Marc Leman is Methusalem research professor in Systematic Musicology, director of IPEM, Institute for Psychoacoustics and Electronic Music, Dept. Musicology, and head of the department of Art History, Musicology, and Theatre Studies at Ghent University, Ghent, Belgium. He founded the ASIL (Arts and Science Interaction Lab) at the KROOK (inaugurated in 2017). His research is about (embodied) music interaction, and associated epistemological and methodological issues. He has > 450 publications, among which several monographies (e.g. “Embodied music cognition and mediation technology”, MIT Press, 2007; “The expressive moment”, MIT Press, 2016) and co-edited works (e.g. “Musical gestures: sound, movement, and meaning”, Routledge, 2010; “The Routledge companion to embodied music interaction”, 2017).  He teaches courses in Music Psychology (BAIII) and Music Interaction and Technology (MA) at UGent. He was supervisor and co-supervisor of several large National (MAMI…) and European projects (MEGA, EBRAMUS, BEATHEALTH,…). He consulted the EU Commission, national research councils, institutions and projects. He is promotor of > 40 PhD Students and was editor in chief of Journal of New Music Research (till 2004). From 2016 to 2018 he was member of the Scientific Advisory Committee (SAC) of Science Europe. Recent ongoing projects include Expressive music interaction: Methusalem II (2015 – 2021), Expressive timing: Foundations of expressive timing control in music (2014 – 2018), Conbots (ICT-EU, starting in February 2020).

In my talk, I will discuss the development of embodied virtual agents (EVAs) for musical interaction. By implementing low-dimensional oscillator models, EVAs are capable of adaptive and anticipatory synchronization with real-time human rhythmical input. The use of EVAs in music art and science will be discussed. For music science, EVAs form a novel methodological tool to advance research on the principles of joint musical coordination and experiences. For music art, EVAs and virtual environments open up new creative and artistic possibilities. Experiments and applications will be presented to illustrate this potential of EVAs.

 Pieter-Jan Maes is professor in systematic musicology at IPEM, Ghent University, Belgium. I hold a master degree in musicology and did my PhD on embodied music listening and mediation technologies. I worked previously as post-doctoral fellow at McGill University Montreal at the Dept. of Music Research and the Dept. of Psychology. I was involved in several national and international research projects.  (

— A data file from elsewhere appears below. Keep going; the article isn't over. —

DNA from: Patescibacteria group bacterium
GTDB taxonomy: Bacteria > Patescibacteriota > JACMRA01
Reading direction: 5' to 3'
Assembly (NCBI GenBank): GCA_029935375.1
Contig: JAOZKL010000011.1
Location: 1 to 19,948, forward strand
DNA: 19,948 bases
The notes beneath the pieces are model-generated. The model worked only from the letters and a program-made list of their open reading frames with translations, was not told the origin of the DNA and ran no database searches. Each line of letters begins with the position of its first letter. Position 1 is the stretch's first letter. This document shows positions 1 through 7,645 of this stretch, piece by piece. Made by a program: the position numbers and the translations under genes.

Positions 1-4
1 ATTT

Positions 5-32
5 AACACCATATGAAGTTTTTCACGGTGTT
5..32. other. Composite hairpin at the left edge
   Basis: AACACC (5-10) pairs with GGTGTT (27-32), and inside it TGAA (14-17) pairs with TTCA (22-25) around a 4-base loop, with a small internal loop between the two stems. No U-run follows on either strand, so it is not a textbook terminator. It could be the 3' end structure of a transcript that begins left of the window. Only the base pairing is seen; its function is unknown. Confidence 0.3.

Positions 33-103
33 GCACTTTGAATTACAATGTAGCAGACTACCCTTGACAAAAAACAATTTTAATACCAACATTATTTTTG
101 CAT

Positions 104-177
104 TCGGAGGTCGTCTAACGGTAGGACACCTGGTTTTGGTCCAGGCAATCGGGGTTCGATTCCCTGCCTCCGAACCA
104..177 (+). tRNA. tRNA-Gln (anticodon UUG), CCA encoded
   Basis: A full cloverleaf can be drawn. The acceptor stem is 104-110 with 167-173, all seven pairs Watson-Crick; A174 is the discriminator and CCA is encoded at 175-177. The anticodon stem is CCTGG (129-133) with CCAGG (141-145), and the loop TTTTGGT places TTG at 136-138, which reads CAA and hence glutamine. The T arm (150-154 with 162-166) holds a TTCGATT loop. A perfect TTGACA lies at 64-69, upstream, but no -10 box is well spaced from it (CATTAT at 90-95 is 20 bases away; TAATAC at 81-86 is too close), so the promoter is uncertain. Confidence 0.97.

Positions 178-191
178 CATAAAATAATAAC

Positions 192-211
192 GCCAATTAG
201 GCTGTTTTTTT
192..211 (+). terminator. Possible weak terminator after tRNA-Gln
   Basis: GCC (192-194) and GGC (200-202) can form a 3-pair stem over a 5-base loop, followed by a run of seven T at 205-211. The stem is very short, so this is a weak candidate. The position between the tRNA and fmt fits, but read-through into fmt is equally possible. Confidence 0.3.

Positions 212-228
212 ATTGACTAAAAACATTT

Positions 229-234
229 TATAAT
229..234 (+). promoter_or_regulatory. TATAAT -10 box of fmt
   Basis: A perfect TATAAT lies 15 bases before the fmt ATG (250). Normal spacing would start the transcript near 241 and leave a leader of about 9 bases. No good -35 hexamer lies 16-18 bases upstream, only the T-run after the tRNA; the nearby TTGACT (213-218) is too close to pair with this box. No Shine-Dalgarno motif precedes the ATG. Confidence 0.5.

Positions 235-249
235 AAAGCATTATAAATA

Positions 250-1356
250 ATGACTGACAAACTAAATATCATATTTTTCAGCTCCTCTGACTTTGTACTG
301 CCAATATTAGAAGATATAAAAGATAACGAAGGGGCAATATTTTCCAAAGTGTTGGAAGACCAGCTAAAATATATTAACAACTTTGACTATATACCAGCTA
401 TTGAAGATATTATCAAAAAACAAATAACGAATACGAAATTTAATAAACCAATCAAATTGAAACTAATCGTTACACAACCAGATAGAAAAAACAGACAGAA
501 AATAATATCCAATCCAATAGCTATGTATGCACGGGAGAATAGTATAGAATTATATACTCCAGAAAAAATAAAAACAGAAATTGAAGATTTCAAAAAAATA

My research focuses on human embodied interaction with, and via, music; “the body in action.” Through empirical music research, I aim to better understand the dynamical coordination processes observed in bodily and brain activation of humans engaged in music performance and listening. I consider the study of coordination processes as a gateway towards a better understanding of the powerful (inter)subjective experiences that music can evoke. In my empirical research, I focus specifically on innovations on two (related) levels. First, I want to improve computational analysis and modelling of bodily behaviour and responses, in relation to subjectively-felt experiences, and musical characteristics and structures. I am particularly interested in exploring timeseries analysis methods within the framework of dynamical systems theory. Second, I investigate the potential of technologies in the domain of extended reality (XR) to innovate stimuli creation and control in empirical experiments, including the use of embodied virtual avatars and agents. I fully believe in the potential of XR to bridge the requirements of ecologically-validity and controllability in experimental research, as well as in its potential to create “impossible” stimuli. I coordinate the state-of-the-art research infrastructure located at De Krook in Ghent, called the Art and Science Interaction Lab, ASIL ( The vision is to establish the ASIL as unique research hub that proactively drives innovation in humanities and human science research, as well as in the cultural-creative sector, by relying on the possibilities of XR technologies.

Day 2 – Rhythm in the brain